Sean O’Muimheachan, a primary teacher in Macroom, printed with Selfpublishbooks.ie a casebound book of his poetry. I had a quick chat with Sean and asked him where it all began.
“I was born and reared in a rural Gaeltacht area, Gaeltacht Mhúscraí,” said Sean, “and received my primary and secondary education in that area; I’ve spent all my working life there. Very boring you might say! Not at all. This is an area of natural beauty, steeped in history and culture and with plenty of sporting and cultural activity throughout the year. We are within easy reach of bus and train services and within an hour’s journey of two international airports. But those things never bothered me growing up in this area as there was always plenty to do.”
Sean was happy to relate how he first became interested in writing: “This locality has long been famous for its writers, poets and singers and it was only natural that I would become acquainted with their work as I grew up. Songs and poems were composed about many local happenings, these being mostly humorous songs, but many more serious poets were also at work, producing works that were to earn for them national fame.
“Seán Ó Ríordáin and Séamas Ó Céileachair are two who immediately come to mind. Then there were the writers like An tÁth, Peadar Ó Laoghaire and Dónall Bán Ó Céileachair, who preserved the richness of the local dialect in their writings. Perhaps it was only natural that I would begin to dabble in such pursuits as I grew to understand the importance of such things in our society.”
How does work fit into all this? “Being a Primary Teacher, I often composed poems to fit in with topics in the curriculum when suitable poems were not available or for use in stage shows or drama competitions. Dámhscoil Mhúscraí provided the impetus to practise my poetry skills and I have for many years participated in this annual poetry session.
“I’ve been a regular attendant at Oireachtas na Gaeilge and Fleadhanna Ceoil also, both of which hold competitions for newly composed songs. This provided the incentive to write and compete, which I have done for many years with limited success. Having heard suggestions from many that I should publish some of my works, I decided the time was right when I retired from teaching and so Gleanntán an Aoibhnis began to take shape.”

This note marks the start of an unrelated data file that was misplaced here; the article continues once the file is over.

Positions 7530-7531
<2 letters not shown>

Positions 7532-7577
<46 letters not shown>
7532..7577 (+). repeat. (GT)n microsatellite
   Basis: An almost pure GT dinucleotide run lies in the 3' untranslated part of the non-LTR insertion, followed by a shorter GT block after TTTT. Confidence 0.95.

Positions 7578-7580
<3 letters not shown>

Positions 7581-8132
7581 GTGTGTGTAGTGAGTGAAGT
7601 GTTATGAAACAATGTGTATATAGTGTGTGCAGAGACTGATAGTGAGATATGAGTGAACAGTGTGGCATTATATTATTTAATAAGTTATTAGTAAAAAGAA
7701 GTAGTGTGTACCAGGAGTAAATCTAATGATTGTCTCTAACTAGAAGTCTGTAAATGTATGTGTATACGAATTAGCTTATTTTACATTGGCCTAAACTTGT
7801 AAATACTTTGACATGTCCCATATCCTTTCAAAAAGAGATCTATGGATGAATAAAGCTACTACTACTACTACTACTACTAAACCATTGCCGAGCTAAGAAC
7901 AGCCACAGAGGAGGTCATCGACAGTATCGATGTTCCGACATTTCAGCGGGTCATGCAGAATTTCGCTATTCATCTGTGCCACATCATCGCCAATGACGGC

I was curious to know what a reader can expect from Sean’s book. “The reader will find that the songs are predominantly humorous songs and I must admit to enjoying writing such songs,” he admits with a smile, “When a good line comes together it gives me a giggle of satisfaction and I hope it also brings a smile to the face of the reader.
“Having said this, I am well aware that a serious song or poem is usually of a far better quality than a frivolous one. I have also written a few of those, both in Irish and in English. It’s easy to draw a laugh but the song that draws a tear strikes closer to the heart.”
So once he put all the words together, it was only a matter of finding where to put them between a book cover. Sean has already given a wonderful testimonial, but I was curious as to how he found self-publishing: “This was my first experience of publishing and, having approached Bard na nGleann in Béal Átha’n Ghaorthaidh, I was put in touch with Lettertec in Carrigtwohill. I was facing the unknown.
“However, I was given every assistance and advice and Elaine Barry, who was in charge of design, was most efficient, helpful and patient. Anything that needed to be changed or corrected was attended to without fuss and her advice on layout, font, etc., was invaluable. The finished product more than I could have wished for, a most professional package, and deadlines were met promptly.”
What’s in store for Mr O’Muimhneachan now? “At the moment I don’t have any other plans for publishing,” he says, “but who knows what the future may hold!”